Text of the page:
Thursday, August 14, 2008

Two Viewpoints on "The Wall"

One of my e-friends is Darrell Bohlsen, a retired art historian. We correspond about art and recently discussed a NY Times article about an economist who claims to have determined the "Top Ten" works of modern art based on how many times works appeared in art history books published between 1990 and 2005. We both agreed that was pretty silly for reasons I won't go into here but my friend decided to make his personal Top Ten list just for fun.

Today Darrell sent an email with his #1, The Vietnam Veterans Memorial by Maya Lin 1982. He wrote "Although the AIA (American Institute of Architects) has honored it as Architecture I consider it a memorial sculpture qualifying for my list."

"Ms Lin has come up with a concept (at age nineteen) of a war memorial that rejects the traditional Manneristic, larger than life, solutions of dictatorships. Think, Moscow-Soviet Union, China, Cuba, or Saddam Hussain's Irag. Indeed, think Washington DC with Frederick Hart's Korean Veterans War Memorial, adjacent to Ms Lin's work."

"Ms Lin's work with its delta shaped granite rising out of a depression in the earth sets the tone for meditation on war and its dark polished granite surfaces reflect the observer and his/her involvement. I have been to the monument four times and have always been moved. Moreover the people I observed there have been also. Most I assume have no formal association with Art."

He went on to detail the history of its "improvement" (not in his opinion) by the addition of two additional features both in the historical style and concluded by recommending "Should you visit the monument in the future I strongly suggest you follow the wishes of Ms Lin and first walk to the wooded knoll that faces the monument on the opposite side of the site and walk over it to the other side. Then turn around and experience what the designer intended by going back up and over and through the trees you will encounter this powerful sight of mother earth opening up and accepting her sons and daughters home."

I responded that his choice for #1 is interesting and thought provoking. Memorial, architecture or art? All three? I have not seen the original but I have seen the "Traveling Wall". As a Vietnam Era Vet with friends who went to Vietnam (I was notified I was going to go but the orders never came and I never asked where they were) "The Wall" has associations to me that overwhelm the mere form of the work. When I went to see the traveling version, art was not on my mind and I'm sure Darrell is correct in assuming that most who visit it have no formal association with art. They don't go to see art. They go because of what it represents in terms of personal loss, a friend, a child, a brother/sister, a father or mother, a wound on their soul.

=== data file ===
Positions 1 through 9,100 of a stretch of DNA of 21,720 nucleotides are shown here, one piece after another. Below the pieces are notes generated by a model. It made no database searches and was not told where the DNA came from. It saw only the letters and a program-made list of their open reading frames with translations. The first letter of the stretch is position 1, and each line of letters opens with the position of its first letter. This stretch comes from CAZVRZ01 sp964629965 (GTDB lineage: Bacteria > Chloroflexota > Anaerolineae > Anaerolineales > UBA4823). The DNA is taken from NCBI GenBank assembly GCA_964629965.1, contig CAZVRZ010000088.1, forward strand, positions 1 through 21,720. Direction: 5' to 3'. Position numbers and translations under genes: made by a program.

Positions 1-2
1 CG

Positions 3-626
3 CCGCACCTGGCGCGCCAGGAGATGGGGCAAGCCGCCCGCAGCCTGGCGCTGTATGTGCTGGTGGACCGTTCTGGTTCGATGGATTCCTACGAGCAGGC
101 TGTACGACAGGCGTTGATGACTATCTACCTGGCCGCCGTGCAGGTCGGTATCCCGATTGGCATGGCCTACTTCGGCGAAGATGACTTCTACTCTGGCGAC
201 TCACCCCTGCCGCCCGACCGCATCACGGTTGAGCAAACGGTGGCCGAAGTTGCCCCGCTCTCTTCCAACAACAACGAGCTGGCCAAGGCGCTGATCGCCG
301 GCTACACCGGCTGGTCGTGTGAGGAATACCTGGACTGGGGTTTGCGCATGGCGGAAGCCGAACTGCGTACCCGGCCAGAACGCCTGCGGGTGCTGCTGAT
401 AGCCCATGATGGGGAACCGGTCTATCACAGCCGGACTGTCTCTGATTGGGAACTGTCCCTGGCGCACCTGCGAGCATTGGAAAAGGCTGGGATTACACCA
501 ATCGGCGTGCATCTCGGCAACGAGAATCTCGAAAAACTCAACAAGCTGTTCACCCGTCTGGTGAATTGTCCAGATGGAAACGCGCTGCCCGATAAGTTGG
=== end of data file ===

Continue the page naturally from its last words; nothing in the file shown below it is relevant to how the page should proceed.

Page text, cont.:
I agree that a traditional "heroic" memorial would not have been appropriate. Those things are propaganda designed to make us feel good about the sacrifice of young lives to settle political disputes. It is refreshing that we finally rose above that tradition with "The Wall", putting the price of war ahead of the false glory, but pathetic that so many had to die to do it.

As an Army photographer I used to photograph the ceremonies in which they awarded medals, photos to be sent to hometown newspapers. It didn't take long for me to note that if the soldier was still living the Commanding General always awarded the medal. If the award was posthumous it got relegated to the Deputy Commander, a Colonel. The General never did those ones, the spineless (expletive deleted). Burned in my memory is one ceremony where the young widow and a small child of 2 or 3 got dragged out to the ranges for a ceremony in the field because someone thought it was an appropriate location for a posthumous award to an infantryman. As the 20 something widow balanced on her toes to keep her high heels from sinking into the sand and the Colonel was handing the widow a folded flag with medals pinned on it, the child was pulling on her skirt and asking "Where's Daddy?".

My friend Darrell explained that he feels that "The Wall" has aesthetic merit that will continue to attract many visitors even in future when those directly affected are gone. I'm sure he is right. Maybe someday I will be able to step back emotionally and examine The Wall objectively as a work of art, but not yet.

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